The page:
Saturday At The Movies – Total Recall 2012 vs Total Recall 1990

Dear movie studios,

I hate to say this because I like the guy, but if you’re looking to make a splash at the box office during the summer movie season, you must not put Colin Farrell in your tent pole release. No matter how great your film is, no, scratch that. No matter how good or even average your movie is, it will severely underperform if Colin Farrell is your leading man.

It’s a fact. Find out why after the jump.
Last summer Farrell starred in the horror remake Fright Night, patterned after 1985 classic with Chris Sarandon and Roddy McDowell. Farrell was the lead, playing vampire Jerry Dandridge. Very cool, very scary and very badass. It was a solid horror flick, but it only grossed $37 million worldwide, just slightly over its $30 million budget. Farrell just couldn’t bring in an audience. Fact.

This summer we have Farrell in another remake of a classic genre flick. Total Recall 2012 is based on the Phillip K. Dick short story We Can Remember It For You Wholesale, same as the 1990 film. But whereas the original Paul Verhoeven/ Arnold Schwarzenegger film followed the short story very loosely, this remake is a full-blown adaptation. That means no trips to Mars – this story takes place on Earth. No mutants – except for the reappearance of a certain three-breasted prostitute. No Kuato – sorry folks.

In the hands of director Len Wiseman, What the film does have is non-stop action, amazing Blade Runner-esque effects and scenery, and great performances from leads Kate Beckinsale, Jessica Biehl, Brian Cranston and, yes, Collin Farrell. In his role as Douglas Quaid, the ordinary average guy who discovers he may or may not be a superspy, Farrell delivers as an action hero. He goes from suitably stunned to deadly killer at a moments notice – it’s a great performance in a film that’s a lot of fun. For my tastes, this Total Recall may even be superior to the original. The special effects will certainly hold up over time much better than the original films, which I recently rewatched. While Total Recall 1990 still has it’s great moments, some of which the remake gleefully recalls (“two weeks”), time has not necessarily been kind to it.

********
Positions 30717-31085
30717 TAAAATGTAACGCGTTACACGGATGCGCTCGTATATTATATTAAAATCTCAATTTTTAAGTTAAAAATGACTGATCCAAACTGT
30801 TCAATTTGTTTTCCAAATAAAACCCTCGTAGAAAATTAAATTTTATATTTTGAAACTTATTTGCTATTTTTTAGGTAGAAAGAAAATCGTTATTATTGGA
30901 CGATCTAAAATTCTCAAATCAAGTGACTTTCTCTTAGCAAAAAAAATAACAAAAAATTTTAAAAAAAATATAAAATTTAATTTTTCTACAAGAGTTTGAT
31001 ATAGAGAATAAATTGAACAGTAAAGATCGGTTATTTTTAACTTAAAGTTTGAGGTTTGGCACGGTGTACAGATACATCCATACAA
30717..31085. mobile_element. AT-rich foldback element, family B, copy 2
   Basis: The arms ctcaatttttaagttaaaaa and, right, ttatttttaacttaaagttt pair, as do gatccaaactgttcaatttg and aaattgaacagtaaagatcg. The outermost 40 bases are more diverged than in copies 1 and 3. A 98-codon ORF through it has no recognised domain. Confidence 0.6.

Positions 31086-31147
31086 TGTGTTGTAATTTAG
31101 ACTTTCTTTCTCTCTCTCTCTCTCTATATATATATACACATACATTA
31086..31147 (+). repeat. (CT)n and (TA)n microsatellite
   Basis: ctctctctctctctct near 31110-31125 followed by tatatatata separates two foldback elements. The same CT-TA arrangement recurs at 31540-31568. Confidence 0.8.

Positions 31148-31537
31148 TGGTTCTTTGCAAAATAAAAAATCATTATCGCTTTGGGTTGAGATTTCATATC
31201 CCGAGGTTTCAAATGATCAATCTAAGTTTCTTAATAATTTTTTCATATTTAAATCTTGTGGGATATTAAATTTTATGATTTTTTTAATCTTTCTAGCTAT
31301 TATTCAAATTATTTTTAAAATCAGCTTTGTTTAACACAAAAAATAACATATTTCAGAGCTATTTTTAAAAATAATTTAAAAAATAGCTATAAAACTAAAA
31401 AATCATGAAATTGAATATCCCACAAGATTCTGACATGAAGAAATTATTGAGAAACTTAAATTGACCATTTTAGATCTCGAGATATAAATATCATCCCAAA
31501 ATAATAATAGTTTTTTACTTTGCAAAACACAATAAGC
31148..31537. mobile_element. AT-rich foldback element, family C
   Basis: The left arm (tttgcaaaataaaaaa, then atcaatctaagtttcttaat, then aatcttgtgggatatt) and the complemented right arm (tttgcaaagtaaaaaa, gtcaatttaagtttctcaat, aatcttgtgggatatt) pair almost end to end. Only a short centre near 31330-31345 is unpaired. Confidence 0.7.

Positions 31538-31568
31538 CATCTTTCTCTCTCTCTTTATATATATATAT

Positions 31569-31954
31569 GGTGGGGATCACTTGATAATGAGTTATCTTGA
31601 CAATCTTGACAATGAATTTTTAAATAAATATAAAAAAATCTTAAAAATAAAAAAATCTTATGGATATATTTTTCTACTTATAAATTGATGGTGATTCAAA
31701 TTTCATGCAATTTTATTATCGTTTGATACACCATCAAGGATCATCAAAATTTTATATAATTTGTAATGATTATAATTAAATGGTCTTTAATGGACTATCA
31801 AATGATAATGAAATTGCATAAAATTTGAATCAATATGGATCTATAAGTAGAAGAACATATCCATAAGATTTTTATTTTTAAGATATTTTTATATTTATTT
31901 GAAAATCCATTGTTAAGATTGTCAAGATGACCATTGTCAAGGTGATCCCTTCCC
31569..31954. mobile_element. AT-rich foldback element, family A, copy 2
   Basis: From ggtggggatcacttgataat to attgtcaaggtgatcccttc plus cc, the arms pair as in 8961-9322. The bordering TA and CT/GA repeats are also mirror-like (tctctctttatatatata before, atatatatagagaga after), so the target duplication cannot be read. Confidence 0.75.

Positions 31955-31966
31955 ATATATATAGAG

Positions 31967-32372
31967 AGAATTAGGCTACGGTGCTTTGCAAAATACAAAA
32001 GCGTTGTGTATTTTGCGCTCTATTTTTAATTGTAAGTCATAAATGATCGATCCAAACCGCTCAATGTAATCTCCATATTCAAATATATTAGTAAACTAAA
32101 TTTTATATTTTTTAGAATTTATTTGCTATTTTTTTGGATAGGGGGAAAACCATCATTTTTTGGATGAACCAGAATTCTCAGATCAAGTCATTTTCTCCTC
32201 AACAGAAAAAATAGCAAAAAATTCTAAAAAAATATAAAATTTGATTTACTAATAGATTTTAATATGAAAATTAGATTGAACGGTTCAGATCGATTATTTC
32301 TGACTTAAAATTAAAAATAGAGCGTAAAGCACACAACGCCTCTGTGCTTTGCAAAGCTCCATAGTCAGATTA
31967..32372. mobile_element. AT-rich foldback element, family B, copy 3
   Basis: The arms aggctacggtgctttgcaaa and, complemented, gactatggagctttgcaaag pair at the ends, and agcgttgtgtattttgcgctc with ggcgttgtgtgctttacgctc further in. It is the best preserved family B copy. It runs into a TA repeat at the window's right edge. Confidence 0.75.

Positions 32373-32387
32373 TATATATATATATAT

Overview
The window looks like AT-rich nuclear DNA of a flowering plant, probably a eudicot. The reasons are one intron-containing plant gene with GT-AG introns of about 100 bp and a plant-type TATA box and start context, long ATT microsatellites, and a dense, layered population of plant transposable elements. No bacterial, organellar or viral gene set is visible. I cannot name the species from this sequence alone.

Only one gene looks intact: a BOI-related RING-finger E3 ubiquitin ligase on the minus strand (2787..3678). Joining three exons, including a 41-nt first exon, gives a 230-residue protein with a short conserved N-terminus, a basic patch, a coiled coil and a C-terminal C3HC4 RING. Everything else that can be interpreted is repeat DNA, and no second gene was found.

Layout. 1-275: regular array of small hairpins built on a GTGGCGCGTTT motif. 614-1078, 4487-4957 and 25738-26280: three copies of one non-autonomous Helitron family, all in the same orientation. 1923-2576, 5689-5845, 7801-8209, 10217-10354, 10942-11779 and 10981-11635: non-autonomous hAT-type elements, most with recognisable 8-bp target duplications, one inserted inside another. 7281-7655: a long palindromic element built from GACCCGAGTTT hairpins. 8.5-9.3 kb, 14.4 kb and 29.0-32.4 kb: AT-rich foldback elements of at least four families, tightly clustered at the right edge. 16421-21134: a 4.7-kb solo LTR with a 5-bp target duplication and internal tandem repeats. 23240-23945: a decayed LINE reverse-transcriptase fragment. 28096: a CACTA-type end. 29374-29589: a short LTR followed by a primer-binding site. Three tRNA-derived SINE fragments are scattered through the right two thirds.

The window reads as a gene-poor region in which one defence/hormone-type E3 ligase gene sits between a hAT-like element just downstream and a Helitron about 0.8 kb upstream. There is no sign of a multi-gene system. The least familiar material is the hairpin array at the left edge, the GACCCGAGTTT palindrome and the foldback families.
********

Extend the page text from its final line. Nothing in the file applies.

The unfortunate thing is, regardless of how good the remake is, nobody is going to see it in theatres. It debut last weekend with just $26 million, and there’s no question that it will drop this weekend. In my estimation, it’s not because of the quality of the film. It’s simply that none of the lead actors can bring an audience to theatres. Kate Beckinsale has an audience when she does the Underworld flicks, but other than that she needs a strong leading man to help her open a film. And in 2012, Colin Farrell just doesn’t cut it, regardless of the talent he possess.

It’s time for Colin Farrell to start taking on smaller, supporting roles. Roles where he can demonstrate his talent, but that won’t rely on him for its success. If studios keep banking on him to carry their films, they’ll just keep being disappointed. In the meantime, if you’re a sci-fi fan, do yourself a favour and check out Total Recall on the big screen. You won’t be disappointed.

Unless you’re looking for Kuato. Can’t help you there.

4 Replies to “Saturday At The Movies – Total Recall 2012 vs Total Recall 1990”

  1. Interesting thesis. Can you offer an opinion as to why Colin Farrell doesn’t pull an audience? What is he missing?

    1. Basically, Farrell just lacks an appeal as a A-list draw. He hasn’t been in enough blockbuster films that have allowed him to build a siginificant audience. Much like a Jude Law, for instance. Both solid actors, but ones that haven’t been leads in blockbusters (i.e. a Michael Bay flick that would introduce them to wide audiences who would then follow them to other films).

  2. Alexander!

    (Well, that had a lot going against it, but I really liked it, and I thought he was excellent in it. Didn’t make a cent.)

    Miami Vice!

    (Michael Mann adaptation of Michael Mann’s genre-defining work – the stylish procedural, restylized. Very quiet showing.)

    In Bruges!

    (Sublime black comedy featuring Brendan Gleeson. Critical smash; “Indie” level success.)

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